The future of medical museums: threatened but not extinct

Denis Wakefield
Med J Aust 2007; 187 (7): . || doi: 10.5694/j.1326-5377.2007.tb01304.x
Published online: 1 October 2007

Their value in modern medical education needs to be reaffirmed

Arguably the greatest claim to fame of the renowned English surgeon John Hunter was not his outstanding contribution to anatomy and surgery but the remarkable collection that now forms the Hunterian Museum in London.1 Hunter’s collection is testimony to his passion for science and his aptitude for self-directed enquiry, independent study and life-long learning. These attributes are now cherished cornerstones of modern medical education. Yet it is the adoption of these educational principles in modern medical curricula that is contributing to the demise of the time-honoured medical museum.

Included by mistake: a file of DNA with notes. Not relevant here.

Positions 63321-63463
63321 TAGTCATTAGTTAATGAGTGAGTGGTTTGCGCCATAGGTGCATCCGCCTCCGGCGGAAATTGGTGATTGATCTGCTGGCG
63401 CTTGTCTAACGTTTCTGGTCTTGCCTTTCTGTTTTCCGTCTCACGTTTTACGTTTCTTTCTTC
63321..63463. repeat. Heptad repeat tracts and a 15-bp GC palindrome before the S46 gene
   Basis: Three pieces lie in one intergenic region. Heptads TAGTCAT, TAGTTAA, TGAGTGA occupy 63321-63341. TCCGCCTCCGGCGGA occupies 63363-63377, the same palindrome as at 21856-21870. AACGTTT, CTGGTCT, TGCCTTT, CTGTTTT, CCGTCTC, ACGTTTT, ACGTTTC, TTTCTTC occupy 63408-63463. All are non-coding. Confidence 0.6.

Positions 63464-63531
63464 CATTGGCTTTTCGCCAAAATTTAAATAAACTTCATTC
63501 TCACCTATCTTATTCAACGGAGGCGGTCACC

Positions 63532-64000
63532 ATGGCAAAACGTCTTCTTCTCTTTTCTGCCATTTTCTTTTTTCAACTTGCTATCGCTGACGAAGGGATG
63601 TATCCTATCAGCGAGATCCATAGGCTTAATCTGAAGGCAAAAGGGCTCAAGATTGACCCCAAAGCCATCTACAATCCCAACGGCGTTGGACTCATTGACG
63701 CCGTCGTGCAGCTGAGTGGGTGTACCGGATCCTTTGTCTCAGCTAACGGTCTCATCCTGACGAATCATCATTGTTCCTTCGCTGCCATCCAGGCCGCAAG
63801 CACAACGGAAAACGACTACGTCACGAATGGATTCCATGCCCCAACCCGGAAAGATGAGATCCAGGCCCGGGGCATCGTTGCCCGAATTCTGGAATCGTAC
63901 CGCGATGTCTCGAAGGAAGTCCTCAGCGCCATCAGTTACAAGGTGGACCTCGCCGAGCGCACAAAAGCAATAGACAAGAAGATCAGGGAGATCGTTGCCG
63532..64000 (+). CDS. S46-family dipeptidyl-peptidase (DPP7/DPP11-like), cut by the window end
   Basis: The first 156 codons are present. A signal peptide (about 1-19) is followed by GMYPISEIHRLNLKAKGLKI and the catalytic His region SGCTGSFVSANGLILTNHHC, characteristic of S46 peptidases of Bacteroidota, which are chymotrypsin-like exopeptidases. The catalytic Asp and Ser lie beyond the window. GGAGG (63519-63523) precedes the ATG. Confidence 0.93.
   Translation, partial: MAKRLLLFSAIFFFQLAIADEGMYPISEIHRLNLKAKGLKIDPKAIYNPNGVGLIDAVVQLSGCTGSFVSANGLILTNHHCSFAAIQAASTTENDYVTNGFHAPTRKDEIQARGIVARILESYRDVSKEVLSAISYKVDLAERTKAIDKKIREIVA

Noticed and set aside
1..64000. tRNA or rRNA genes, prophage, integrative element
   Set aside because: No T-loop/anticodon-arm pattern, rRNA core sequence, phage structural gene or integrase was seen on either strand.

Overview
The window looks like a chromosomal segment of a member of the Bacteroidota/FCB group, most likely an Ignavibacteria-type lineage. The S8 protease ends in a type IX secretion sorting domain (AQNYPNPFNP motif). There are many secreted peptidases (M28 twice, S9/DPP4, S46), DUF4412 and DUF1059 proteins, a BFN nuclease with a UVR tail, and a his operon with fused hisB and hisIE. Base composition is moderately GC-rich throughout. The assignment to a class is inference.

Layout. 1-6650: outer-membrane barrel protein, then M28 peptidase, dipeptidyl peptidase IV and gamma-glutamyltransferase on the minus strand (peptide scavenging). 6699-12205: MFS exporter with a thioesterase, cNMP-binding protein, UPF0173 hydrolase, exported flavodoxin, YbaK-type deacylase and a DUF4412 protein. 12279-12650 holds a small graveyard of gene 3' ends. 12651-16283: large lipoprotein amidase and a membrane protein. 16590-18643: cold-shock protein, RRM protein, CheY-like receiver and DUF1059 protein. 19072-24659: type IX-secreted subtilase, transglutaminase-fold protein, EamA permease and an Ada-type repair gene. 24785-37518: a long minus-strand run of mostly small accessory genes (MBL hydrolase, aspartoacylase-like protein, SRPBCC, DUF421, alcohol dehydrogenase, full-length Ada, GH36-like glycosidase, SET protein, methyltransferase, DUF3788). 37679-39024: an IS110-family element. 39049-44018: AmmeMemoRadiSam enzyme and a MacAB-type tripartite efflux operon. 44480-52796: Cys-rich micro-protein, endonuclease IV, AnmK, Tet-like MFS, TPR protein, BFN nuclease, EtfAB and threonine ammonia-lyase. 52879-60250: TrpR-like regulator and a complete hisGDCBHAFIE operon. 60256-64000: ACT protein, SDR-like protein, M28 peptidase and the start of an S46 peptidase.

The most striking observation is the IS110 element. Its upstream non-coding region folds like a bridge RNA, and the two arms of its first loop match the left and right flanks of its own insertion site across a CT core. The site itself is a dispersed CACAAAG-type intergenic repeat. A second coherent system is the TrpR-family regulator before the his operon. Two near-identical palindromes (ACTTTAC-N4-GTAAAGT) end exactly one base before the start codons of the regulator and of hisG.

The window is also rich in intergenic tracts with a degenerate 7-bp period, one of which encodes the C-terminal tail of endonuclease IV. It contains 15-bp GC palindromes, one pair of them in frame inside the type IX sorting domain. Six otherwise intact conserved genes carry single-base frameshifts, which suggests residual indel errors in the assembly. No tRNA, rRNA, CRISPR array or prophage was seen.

• School of Pathology, University of New South Wales, Sydney, NSW.


  • 1. Royal College of Surgeons of England. Hunterian Museum Project. (accessed Aug 2007).
  • 2. Waugh D. The decline and fall of our medical museums. CMAJ 1990; 142: 236.
  • 3. Australian Credit Transfer Agency. Evaluation of the relative performance of commencing undergraduate students in Australian universities. Adelaide: ACTA, 1996. (accessed Sep 2007).
  • 4. Royal College of Pathologists of Australasia Autopsy Working Party. The decline of the hospital autopsy: a safety and quality issue for health care in Australia. Med J Aust 2004; 180: 281-285. <MJA full text>
  • 5. Cooke R, editor. Scientific medicine in the twentieth century — a commemoration of 100 years of the International Association of Medical Museums and the International Academy of Pathology. Montreal: IAP, 2004.


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